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Many small developers faced with loan hurdles

By on Apr 24, 2012 in Property News

Small and medium-sized property firms are facing heavier restrictions than in the past when they seek loans from commercial banks for new condominium projects as the banks try to manage their risks from new developers entering the market.

Some companies have to show presales of between 50 and 60 per cent of total project value before they can get a loan.

Siamese Asset Co’s latest condo project is Siamese Ratchakru worth Bt1.5 billion, and it plans three more projects worth Bt5.7 billion this year. Managing director Kajohn Sae-Ang said the company applied for a construction loan from a commercial bank for 30-40 per cent of total project value, and the bank set a condition that the project had to show presales of at least 60 per cent of project value. Two years ago, presale conditions were 30-50 per cent of project value.

Still, in this case the tighter restrictions did not present a problem for Siamese Asset, as its projects are close to Bangkok’s central business districts and mass-transit system, so most of them see more than enough orders to satisfy the bank’s conditions.

“We also have a condition that customers make down payments of about 28 per cent of the unit’s value, enough to apply for a mortgage,” he said.

Chatchai Payuhanaveechai, executive vice president of Kasikornbank, said that before a bank provided a loan for a property firm, it had to investigate whether the developer has experience with residential projects. Then it studies the background of the applicant and the feasibility of the project. If the firm has long experience and a successful profile, the bank will not set high presale conditions. But if the project entails risk, it will tighten the loan conditions.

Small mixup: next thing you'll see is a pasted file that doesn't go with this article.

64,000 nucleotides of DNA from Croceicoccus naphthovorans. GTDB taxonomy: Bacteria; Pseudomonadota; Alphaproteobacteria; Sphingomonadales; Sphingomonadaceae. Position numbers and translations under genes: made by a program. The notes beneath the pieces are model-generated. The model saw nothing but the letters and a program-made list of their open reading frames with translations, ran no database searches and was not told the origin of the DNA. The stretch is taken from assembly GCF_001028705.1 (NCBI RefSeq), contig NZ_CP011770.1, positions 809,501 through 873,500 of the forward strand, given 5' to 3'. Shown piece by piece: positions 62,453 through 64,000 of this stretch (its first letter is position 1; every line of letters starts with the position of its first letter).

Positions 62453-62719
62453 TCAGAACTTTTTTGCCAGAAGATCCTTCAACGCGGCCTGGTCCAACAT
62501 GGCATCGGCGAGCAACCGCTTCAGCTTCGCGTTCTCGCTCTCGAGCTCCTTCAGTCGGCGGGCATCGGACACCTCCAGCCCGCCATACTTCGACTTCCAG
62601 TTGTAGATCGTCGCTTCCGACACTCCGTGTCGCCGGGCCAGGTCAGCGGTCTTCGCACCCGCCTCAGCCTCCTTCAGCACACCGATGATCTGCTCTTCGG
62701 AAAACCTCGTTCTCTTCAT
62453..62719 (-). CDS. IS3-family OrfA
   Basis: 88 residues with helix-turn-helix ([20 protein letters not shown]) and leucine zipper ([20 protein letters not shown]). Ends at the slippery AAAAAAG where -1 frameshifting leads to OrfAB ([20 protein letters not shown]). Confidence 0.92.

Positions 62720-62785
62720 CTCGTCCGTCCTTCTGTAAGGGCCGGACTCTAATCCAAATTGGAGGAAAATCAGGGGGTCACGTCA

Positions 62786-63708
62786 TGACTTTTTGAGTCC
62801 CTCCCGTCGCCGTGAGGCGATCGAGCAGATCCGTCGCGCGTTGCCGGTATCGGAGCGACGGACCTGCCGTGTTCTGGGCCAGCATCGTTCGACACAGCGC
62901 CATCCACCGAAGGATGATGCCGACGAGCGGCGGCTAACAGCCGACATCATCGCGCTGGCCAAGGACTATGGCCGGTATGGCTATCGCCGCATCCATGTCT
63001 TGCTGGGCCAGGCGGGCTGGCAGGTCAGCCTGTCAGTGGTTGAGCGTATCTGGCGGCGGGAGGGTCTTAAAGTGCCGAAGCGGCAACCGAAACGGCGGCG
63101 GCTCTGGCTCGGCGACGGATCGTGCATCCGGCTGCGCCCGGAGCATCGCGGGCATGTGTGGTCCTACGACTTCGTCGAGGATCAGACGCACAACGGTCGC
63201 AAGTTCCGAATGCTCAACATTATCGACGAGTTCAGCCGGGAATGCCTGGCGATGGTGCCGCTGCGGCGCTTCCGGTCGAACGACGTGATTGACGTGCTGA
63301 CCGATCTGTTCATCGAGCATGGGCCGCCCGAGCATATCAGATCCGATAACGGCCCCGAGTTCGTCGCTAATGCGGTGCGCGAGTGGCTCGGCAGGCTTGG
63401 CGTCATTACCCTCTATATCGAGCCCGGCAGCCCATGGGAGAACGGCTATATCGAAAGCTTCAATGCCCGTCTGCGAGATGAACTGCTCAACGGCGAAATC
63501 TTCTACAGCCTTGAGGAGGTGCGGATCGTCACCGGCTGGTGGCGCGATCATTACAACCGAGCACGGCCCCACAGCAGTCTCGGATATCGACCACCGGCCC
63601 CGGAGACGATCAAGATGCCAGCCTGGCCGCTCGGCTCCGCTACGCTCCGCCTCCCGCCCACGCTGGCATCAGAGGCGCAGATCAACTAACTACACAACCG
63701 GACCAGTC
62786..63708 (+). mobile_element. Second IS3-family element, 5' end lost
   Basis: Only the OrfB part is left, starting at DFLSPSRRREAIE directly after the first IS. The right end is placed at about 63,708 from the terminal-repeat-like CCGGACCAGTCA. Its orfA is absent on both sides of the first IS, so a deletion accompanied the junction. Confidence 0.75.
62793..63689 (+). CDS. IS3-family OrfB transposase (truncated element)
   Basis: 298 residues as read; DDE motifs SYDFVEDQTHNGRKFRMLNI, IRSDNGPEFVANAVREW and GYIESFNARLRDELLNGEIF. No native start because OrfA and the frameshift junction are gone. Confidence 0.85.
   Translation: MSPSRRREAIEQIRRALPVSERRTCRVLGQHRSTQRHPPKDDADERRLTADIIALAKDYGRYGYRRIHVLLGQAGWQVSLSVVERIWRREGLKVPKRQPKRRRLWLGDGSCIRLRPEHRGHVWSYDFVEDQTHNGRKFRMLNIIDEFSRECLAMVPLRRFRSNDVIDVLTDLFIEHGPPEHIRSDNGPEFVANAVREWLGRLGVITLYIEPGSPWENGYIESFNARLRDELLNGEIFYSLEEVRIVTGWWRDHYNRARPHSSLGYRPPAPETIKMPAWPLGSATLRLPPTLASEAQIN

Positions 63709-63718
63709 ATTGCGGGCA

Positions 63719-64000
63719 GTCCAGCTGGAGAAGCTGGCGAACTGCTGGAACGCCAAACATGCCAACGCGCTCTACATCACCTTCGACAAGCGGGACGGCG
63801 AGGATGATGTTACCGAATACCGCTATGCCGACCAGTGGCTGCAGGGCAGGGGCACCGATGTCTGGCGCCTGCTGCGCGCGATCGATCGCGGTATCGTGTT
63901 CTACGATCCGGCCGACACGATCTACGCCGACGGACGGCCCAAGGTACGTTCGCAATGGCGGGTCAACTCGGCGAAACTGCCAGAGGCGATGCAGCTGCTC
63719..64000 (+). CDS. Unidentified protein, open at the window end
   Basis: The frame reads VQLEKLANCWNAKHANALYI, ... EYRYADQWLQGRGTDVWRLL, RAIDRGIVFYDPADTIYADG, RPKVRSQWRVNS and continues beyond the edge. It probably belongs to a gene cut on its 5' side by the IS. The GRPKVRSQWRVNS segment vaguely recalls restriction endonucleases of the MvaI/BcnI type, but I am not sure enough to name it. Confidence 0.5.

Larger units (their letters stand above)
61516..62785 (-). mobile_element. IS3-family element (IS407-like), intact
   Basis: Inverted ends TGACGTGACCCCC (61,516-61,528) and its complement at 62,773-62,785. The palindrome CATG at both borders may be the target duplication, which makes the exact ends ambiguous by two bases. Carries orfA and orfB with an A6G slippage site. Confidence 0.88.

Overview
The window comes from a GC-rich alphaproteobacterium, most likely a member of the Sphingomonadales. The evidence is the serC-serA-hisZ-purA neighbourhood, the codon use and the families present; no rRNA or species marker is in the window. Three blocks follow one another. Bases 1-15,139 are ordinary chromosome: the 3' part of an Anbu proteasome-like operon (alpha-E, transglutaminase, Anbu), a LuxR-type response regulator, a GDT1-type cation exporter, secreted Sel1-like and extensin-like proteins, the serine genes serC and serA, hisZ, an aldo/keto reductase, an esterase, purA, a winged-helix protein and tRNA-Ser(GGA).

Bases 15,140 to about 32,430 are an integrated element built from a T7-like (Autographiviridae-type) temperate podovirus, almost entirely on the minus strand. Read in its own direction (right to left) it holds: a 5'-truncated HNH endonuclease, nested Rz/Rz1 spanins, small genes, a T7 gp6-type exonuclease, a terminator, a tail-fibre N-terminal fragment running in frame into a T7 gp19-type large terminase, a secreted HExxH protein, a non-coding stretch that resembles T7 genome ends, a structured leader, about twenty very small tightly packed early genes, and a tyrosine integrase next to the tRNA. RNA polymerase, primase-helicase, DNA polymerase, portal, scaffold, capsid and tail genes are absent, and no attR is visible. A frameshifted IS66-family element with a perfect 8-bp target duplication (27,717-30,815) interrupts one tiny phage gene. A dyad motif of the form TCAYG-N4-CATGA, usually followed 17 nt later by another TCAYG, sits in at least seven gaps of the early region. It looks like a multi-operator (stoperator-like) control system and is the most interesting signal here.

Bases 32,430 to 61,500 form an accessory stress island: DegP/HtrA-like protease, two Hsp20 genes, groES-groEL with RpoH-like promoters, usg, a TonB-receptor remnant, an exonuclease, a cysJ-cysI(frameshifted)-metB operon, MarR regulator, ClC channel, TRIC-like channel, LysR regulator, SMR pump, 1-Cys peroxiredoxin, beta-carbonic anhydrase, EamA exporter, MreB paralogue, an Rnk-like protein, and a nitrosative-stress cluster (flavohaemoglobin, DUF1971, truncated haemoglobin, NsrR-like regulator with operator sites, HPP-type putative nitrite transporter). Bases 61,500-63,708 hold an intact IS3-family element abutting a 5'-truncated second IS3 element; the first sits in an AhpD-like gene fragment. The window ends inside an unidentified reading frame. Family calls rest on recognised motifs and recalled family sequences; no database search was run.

He added that presale conditions for condo-project loans ranged from 30 to 60 per cent depending on the project risk.

Returning to normal
Meanwhile, Chatchai said demand for homes had returned after a slowdown following last year’s flood crisis.

“Demand to buy homes returned to normal in March, especially for residences priced between Bt2 million and Bt2.5 million per unit in locations that did not face flooding last year,” he said.

However, even locations that were flooded have also seen renewed demand, as home-buyers purchase insurance covering damage from floods and other natural disasters, he said.

KBank provided mortgages worth Bt8 billion in the first quarter of this year, about 33 per cent lower than its target of Bt12 billion. However, the bank believes that as the market returns to normal, it will provide new mortgages totalling Bt50 billion this year, Chatchai said.

Pruksa Real Estate director and chief business officer Prasert Taedullayasatit also said demand had recovered by last month in both flood-prone and flood-free locations. Its total presales were Bt6.7 billion in the first quarter: Bt900 million in January, Bt2.5 billion in February, and Bt3.3 billion in March.

Source : The Nation 23 April 2012

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